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Ethanol mandate criticized in hearing held by Oklahoma Rep. James Lankford

Federal law requiring renewable fuels in gasoline could force refiners to use more than 10 percent ethanol, even though carmakers say it's not safe
by Chris Casteel Published: June 6, 2013
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The Renewable Fuel Standard was approved by Congress in 2005 and then updated in 2007, at a time when domestic demand for gasoline was rising, along with oil imports; lawmakers wanted to encourage the production of alternative fuels.

The last few years, however, have seen a boom in domestic crude and natural gas production, along with falling demand for fuel.

And some critics, including the oil and gas industry, have called for repeal of the standard. Opponents also have blamed the standard for rising costs of feed and food, since so much corn is used to produce ethanol.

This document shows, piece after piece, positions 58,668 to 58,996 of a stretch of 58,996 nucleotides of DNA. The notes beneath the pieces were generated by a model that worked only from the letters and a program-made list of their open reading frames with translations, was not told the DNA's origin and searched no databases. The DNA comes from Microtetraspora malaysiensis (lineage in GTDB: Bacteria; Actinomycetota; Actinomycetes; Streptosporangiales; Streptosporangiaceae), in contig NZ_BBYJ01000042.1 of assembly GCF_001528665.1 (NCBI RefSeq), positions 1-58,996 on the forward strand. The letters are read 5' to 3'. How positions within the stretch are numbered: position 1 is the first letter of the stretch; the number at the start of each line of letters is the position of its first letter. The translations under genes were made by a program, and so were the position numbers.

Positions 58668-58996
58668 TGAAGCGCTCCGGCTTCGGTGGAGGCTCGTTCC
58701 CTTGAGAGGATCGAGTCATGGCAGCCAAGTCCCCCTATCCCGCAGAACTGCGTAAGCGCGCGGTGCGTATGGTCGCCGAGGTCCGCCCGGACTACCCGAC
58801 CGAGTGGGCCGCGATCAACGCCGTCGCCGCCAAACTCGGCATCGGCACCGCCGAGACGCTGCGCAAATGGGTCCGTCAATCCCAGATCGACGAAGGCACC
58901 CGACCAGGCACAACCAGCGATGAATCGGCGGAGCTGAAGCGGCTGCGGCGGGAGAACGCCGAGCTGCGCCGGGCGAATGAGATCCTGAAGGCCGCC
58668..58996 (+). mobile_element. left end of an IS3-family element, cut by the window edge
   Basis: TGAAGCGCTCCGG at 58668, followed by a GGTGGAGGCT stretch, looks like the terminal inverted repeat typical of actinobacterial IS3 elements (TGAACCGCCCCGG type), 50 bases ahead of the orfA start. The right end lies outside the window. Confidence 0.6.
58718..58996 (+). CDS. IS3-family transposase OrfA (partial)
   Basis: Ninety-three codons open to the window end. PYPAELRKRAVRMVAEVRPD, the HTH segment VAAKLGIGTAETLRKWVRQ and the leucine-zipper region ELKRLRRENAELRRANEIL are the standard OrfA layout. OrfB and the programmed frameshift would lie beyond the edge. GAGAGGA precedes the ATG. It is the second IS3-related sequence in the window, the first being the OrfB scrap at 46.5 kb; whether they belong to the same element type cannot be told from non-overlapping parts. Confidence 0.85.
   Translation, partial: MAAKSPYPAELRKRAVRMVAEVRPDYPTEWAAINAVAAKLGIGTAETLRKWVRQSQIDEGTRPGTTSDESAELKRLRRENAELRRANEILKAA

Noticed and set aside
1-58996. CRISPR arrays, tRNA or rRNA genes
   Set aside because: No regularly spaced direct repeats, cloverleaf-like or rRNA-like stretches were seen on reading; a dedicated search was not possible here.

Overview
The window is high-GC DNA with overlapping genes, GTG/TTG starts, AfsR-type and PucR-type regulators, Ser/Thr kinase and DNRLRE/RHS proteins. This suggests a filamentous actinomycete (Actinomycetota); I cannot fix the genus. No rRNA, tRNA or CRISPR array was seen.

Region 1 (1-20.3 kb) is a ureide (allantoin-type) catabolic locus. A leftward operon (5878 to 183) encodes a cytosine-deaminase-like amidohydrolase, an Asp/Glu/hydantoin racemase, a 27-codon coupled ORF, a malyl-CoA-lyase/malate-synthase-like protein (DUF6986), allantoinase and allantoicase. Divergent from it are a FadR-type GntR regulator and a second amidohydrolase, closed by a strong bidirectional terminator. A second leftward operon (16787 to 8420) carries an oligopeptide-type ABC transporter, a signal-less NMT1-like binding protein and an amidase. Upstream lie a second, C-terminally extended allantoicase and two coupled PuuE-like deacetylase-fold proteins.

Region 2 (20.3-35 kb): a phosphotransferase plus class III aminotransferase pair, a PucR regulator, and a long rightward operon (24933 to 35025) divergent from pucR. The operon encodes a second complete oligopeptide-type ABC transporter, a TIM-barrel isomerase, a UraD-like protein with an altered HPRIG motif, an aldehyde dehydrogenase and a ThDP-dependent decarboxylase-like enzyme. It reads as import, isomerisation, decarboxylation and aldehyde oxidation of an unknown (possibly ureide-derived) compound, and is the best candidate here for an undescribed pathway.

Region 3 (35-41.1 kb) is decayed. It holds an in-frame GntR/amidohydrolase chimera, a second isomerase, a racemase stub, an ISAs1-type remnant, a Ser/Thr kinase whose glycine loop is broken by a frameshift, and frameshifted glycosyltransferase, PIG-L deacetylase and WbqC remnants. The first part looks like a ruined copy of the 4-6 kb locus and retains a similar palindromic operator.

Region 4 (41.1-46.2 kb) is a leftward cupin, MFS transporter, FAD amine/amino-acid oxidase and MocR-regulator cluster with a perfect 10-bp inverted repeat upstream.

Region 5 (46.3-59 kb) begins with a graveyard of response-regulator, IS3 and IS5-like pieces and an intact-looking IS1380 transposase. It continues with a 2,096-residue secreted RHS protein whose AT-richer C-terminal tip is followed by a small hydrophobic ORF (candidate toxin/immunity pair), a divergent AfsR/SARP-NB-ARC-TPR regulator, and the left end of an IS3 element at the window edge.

Lankford, the subcommittee chairman, did not invite a witness from the renewable fuels industry, though he had a panel of three strong critics of the standard.

In a written statement, Bob Dinneen, president and CEO of the Renewable Fuels Association, called the standard “the single most effective energy policy this country has ever known.”

He called Lankford's hearing biased and said “Big Oil” had created the barrier to using more ethanol in gasoline and was now complaining about it.

“They have had years to prepare and comply with the (Renewable Fuel Standard),” Dinneen said. “Instead, they've hired PR firms and lawyers to maintain their monopoly over the fuel market.”

No definition

The EPA can waive requirements of the fuel standard for a variety of reasons, including severe harm to the economy of a state, region or the United States.

Rep. Jim Jordan, R-Ohio, asked Grundler how the agency would define “severe,” and Grundler said the agency had no established definition.

“Then how are you going to make a decision?” Jordan said.

“We're going to do the best we can based on what the law states,” Grundler said.

by Chris Casteel
Washington Bureau
Chris Casteel began working for The Oklahoman's Norman bureau in 1982 while a student at the University of Oklahoma. After covering the police beat, federal courts and the state Legislature in Oklahoma City, he moved to Washington in 1990, where...
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